If anything has become clear in the last while, it is that our society does not understand grace. In an age filled to the brim with violence, injustice, anger, confusion, and the like, grace is needed more than ever. But grace is in short supply. Rummage the pages of the newspaper, flip through the news channels, or take a scroll among the Facebook comments – wherever you look you’ll be hard-pressed to find grace.
In our present age, if you say or do (or have said or have done) something deemed intolerant or offensive there will be no grace for you. Instead of grace, you will be shamed and bullied into a kind of repentance with practically no hope of forgiveness. Certain views have been determined to be outdated or bigoted and the way to refute those views is to simply yell louder. Fruitful, respectful dialogue is rare and has been ironically replaced by quick judgements. Tolerance has taken on a new definition and we have forgotten how to live with those we disagree with. We’ve forgotten what grace means and how to live by grace.
All this lack of grace is not surprising for a society that has all but rejected Christianity and replaced it with the religion of self. In order for us to feel good about ourselves, it is naturally the case that we seek to point out the flaws in others. We highlight their evils, tear them down, and heap on the shame. If you have thrown out the rule book of living, everyone and everything is fair game and soon chaos ensues. That is what you are seeing out in the streets.
If our society really understood grace, it could turn everything upside-down. We might actually see racial-reconciliation or agree on better ways to take care of the planet and its people. It’s almost certain suicide and depression rates would drop drastically. Governments might be afforded the space to pass laws that actually work instead of oiling the squeaky wheels. Grace, as defined by the gospel of Jesus, is a powerful thing.
The apostle Paul explains what grace is in his letter to the church in Rome. He writes: “God demonstrates his own love for us in this: While we were still sinners, Christ died for us.” Christ loved us and sacrificed for us while we were still stuck in the miserable pit of our sin and shaking our fists at God. Christ died for us not because we were beautiful, but to make us beautiful. That is grace. Doing unto someone else the opposite of what they deserve.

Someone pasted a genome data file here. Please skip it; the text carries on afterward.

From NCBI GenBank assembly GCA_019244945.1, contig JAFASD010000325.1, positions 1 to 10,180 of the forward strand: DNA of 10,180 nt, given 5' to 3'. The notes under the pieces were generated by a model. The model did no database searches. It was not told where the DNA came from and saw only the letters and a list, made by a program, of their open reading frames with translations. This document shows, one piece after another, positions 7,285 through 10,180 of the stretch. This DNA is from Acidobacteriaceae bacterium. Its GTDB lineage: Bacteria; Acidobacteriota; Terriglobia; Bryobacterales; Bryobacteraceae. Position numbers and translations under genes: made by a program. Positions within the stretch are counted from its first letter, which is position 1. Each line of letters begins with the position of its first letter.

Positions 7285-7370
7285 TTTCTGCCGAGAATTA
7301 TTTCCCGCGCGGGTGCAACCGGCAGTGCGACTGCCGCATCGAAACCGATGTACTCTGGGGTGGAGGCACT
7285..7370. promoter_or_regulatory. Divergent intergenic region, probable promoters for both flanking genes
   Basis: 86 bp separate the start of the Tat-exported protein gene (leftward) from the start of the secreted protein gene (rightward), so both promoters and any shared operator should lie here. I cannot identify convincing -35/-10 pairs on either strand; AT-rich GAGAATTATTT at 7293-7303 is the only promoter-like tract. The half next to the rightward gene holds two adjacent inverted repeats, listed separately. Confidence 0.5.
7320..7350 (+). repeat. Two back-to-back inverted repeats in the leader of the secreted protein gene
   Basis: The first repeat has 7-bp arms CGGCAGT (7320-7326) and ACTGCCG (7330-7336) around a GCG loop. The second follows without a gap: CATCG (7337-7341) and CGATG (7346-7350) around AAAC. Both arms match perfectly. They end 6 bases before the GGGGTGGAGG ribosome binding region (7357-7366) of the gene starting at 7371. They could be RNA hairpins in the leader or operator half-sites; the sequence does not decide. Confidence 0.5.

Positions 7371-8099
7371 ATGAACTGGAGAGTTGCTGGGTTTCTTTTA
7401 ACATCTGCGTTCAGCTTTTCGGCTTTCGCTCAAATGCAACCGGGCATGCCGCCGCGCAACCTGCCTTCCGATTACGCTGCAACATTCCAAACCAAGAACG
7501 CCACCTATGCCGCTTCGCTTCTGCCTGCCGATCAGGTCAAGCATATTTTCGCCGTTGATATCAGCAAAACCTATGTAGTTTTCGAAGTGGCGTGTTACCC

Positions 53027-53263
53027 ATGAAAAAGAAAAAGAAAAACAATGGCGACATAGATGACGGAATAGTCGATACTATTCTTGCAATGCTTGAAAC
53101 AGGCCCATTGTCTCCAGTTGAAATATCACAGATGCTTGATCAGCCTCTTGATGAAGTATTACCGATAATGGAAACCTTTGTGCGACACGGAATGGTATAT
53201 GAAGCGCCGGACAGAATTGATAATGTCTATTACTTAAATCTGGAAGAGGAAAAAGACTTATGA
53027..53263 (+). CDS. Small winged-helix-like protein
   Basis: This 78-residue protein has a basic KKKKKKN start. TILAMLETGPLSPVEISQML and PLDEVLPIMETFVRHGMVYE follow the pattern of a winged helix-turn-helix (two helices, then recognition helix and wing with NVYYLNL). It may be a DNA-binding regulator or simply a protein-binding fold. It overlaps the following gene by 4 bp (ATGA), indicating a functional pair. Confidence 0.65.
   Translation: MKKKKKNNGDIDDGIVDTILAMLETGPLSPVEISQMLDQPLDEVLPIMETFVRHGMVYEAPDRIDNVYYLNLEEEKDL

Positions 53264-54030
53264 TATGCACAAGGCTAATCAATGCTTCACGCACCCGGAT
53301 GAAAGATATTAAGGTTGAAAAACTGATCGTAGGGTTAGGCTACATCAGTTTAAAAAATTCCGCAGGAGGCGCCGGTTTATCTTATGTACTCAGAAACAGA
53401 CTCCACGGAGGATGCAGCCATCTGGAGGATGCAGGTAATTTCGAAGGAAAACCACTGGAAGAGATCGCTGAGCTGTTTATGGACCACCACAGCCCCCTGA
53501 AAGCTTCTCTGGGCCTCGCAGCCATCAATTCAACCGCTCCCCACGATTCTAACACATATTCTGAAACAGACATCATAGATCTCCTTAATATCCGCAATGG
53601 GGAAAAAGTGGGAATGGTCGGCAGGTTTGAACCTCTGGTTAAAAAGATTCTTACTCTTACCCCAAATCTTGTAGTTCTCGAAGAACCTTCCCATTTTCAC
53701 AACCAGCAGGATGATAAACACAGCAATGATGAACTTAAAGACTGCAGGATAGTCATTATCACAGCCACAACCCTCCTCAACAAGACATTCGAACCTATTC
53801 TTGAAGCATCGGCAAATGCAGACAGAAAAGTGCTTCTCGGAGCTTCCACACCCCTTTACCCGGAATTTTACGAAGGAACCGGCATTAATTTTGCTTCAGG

Now, if Jesus had patterned his salvation plan according to the thinking of today, he would have waited till the ungodly learned to toe the lines of God’s law. Jesus would have come down to earth to hound out all the dirty sinners and shame them into conforming to the holiness of heaven (and of course that would not have worked). He definitely would not have dined with the outcasts of society, let alone die for them and all their ugly sins. But Jesus’ salvation plan was based on grace, and thank goodness because grace is exactly what we need.
At this moment in time, our society needs grace more than ever. Thankfully there is still one place where grace can be found. The Church of Jesus Christ stands as a bold witness to what grace means and how it changes everything. When the world peers into the windows of the Church, they catch a glimpse of grace in action – a way of living quite different from what they are used to. At least that is the way it ought to be.
If we, in the Church, find ourselves heaping shame on the guilty and “othering” those who look and live differently, then we need a return to grace. How easy it is to slip into the heavily-trodden ruts of worldly thinking! We disagree with someone’s opinion and we attack the person. Or we see clearly the errors of someone else and we gleefully point them out. In short, we adopt, often in a subtler way, the shaming and shunning patterns of the world. We fail to show grace.
Knowing this, we ought to be on guard and ensure that we clearly understand what grace means. We need to refresh ourselves once again with the life-giving grace of God and let it seep into every crack and crevice in our life. We need to extend to others the same grace which God has so amazingly extended to us. Only then will we, as the hands and feet of Christ, begin to mend the wounds of a hurting world gasping for grace.